The Generation Game: Grandfather and grandson play together in season opener
There have been a fair few cases of father and son playing together in Welsh club rugby over the years, but grandfather and grandson? Surely not.
Yet that’s precisely what happened on the weekend when St Peters RFC legend Mikey Baldwin packed down with his grandson Iestyn Vagges against Cardiff Met.
Prop forward Baldwin is now 67, having first played for The Rocks way back in 1984. He hung up his boots for a few seasons in his early 60s, but then returned to action with the Cardiff club’s Vets and is now turning out for their 3rds.
That’s how he ended up playing alongside 19-year-old second row Iestyn for the first time last Saturday in what he describes as a very special occasion for the family.
Not that he had been anticipating coming on from the bench.
“It was boiling hot and with it being Cardiff Met, I went ‘You’ve got to be joking’,” he reveals.
“It was their 4ths, but it wasn’t freshers. These boys were pretty good and could play a bit. Youth and ability is a dangerous combination.
“So I said unless somebody has their leg falling off, I’m not coming on and that was the plan.
“But they were determined to get the two of us onto the pitch together. Iestyn works some weekends, so with his shifts they weren’t sure whether we would both be available again.
“He came on for the whole second half and they managed to coax me on with about 15 minutes to go.
“That’s the first time we’ve actually got on the same pitch together. He is just starting out on his rugby journey and I am just coming to the end of mine.
“Iestyn was pleased about it. He was chuffed. It was a special day for the two of us.
“We’ve always been close. He’s never called me grandad, he’s always called me Mike.
“He’s a big beast now. He’s a couple of inches taller than me and a bit wider as well.”
Having previously played for St Davids Old Boys, Baldwin joined St Peters in his mid twenties and has never looked back. He guaranteed himself a place in club folklore by being part of the team that famously beat Cardiff 16-14 at the Arms Park in the fifth round of the Swalec Cup in January 1993.
It remains arguably the biggest upset and the greatest giant-killing in Welsh club rugby history.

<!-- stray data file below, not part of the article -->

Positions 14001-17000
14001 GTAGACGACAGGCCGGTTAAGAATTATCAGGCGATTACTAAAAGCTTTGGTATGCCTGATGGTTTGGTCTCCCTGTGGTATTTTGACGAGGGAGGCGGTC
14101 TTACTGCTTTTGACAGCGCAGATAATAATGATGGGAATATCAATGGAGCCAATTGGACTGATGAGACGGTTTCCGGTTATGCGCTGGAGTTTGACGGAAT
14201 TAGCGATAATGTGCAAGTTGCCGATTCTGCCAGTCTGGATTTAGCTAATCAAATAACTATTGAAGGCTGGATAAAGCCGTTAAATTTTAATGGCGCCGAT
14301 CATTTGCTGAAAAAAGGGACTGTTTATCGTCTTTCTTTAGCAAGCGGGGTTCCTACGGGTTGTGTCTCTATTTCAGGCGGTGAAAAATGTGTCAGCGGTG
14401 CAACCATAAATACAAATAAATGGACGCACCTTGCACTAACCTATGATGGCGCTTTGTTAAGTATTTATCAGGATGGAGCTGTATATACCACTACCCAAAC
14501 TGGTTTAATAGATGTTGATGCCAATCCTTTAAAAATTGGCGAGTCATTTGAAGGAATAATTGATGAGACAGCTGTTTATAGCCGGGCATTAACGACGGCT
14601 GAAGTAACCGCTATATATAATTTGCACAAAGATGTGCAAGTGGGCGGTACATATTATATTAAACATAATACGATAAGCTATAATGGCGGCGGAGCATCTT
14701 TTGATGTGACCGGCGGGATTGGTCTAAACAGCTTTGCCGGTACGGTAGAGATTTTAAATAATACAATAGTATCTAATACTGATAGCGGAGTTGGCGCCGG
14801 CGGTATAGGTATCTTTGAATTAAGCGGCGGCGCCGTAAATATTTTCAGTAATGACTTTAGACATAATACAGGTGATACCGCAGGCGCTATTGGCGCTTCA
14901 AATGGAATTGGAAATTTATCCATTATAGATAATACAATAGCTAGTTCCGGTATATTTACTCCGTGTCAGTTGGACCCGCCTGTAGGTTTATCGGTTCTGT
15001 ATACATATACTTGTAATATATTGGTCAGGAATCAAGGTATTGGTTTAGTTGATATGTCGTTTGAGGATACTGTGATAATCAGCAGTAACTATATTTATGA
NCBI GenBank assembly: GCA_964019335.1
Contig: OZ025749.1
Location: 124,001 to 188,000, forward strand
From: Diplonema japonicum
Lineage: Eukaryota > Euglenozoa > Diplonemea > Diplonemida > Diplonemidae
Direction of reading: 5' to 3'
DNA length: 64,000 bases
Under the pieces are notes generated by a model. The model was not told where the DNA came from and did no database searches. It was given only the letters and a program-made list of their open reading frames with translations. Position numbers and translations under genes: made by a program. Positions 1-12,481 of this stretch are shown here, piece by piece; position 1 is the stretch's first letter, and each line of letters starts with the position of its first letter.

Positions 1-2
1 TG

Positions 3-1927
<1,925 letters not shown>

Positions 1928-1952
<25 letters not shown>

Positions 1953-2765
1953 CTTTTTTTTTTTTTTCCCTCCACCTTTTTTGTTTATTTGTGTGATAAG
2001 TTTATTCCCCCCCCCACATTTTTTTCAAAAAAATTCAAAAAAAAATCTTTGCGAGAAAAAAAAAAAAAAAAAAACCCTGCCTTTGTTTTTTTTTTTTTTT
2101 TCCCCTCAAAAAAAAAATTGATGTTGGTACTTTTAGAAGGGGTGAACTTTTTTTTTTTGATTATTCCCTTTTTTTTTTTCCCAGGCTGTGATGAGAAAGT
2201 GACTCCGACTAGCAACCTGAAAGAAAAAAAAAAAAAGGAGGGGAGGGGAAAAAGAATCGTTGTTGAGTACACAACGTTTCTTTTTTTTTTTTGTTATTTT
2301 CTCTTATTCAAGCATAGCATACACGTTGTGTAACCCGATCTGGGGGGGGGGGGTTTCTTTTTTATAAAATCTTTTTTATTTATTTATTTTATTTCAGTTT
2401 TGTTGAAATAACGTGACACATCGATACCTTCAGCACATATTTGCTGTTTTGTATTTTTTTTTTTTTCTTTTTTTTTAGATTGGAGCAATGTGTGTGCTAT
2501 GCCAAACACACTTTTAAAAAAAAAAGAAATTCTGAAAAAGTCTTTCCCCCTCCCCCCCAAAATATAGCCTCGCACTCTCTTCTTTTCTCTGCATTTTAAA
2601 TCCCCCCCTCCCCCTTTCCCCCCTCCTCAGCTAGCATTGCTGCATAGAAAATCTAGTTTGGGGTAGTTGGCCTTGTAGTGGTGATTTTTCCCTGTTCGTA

“I was tighthead that day,” he recalls.
“Up until the Thursday before the game, we were going to be gallant losers, whatever.
“But then Cardiff announced their team and our coach Lawrence O’Brien said ‘We can win this’.
“We were all like ‘What are you on?’ But then he just started instilling the belief that we could win it. He went through each one of their players and pointed out their weaknesses.
“He said ‘Let’s just go out with attitude’ and we did.
“I’ve got a photo and a framed programme from the game in the house.
“It’s all gone so quick. I was the oldest player on the day back then, so I didn’t expect to still be putting boots on 30 years later, most definitely not.”
But that’s precisely what he is doing, having come out of retirement.
“I was playing every week until I was just short of 60. I packed it in then as the 3rds weren’t there and I wasn’t fit enough or able to play in the 2nds,” he explains.
“I stopped playing altogether for about three years, but then they started up a Vets team and I played about four games a season for them.”
He continues: “Last season we had a bowls testimonial for one of our long-standing members. So they said ‘Why don’t you come and have a game of bowls?’
“I went ‘You’ve got to be joking’. I would be looking left and the bowl would be going over to the right. I thought this isn’t for me.
“Then they said we are starting a 3rds up, so I went ‘Put me down for that. Go on, I’ll have some of that’.
“So I went back playing for them last season.
“I don’t take anybody’s spot. If they have got bodies, I won’t play. It’s only if they are short that I will step in.”
So what is it that keeps him going well into his 60s?
“It just annoys so many people down the club, so I just carry on!” he quips in reply.
“I love it. It’s a good club, a real community club and I know so many people there.
“Part of it is the challenge of staying fit enough. I do spin classes and circuits a couple of times a week and I don’t drink, I stopped about seven years ago.
“It’s just the sheer challenge of doing it.”
And Baldwin, who works in schools maintenance during the week, has no intention of calling it a day just yet.
“I will carry on playing for the duration of this season,” he says.
“Props are getting thin on the ground these days, so if they still need me I will be there.
“I wasn’t much of a runner when I was younger and I’m certainly not a runner now.
“The only edge I have got is I can scrummage a bit. I usually hold my own there.
“I’m not the greatest scrummager in the world, but I’ve got a bit of attitude and that will usually get you by!”
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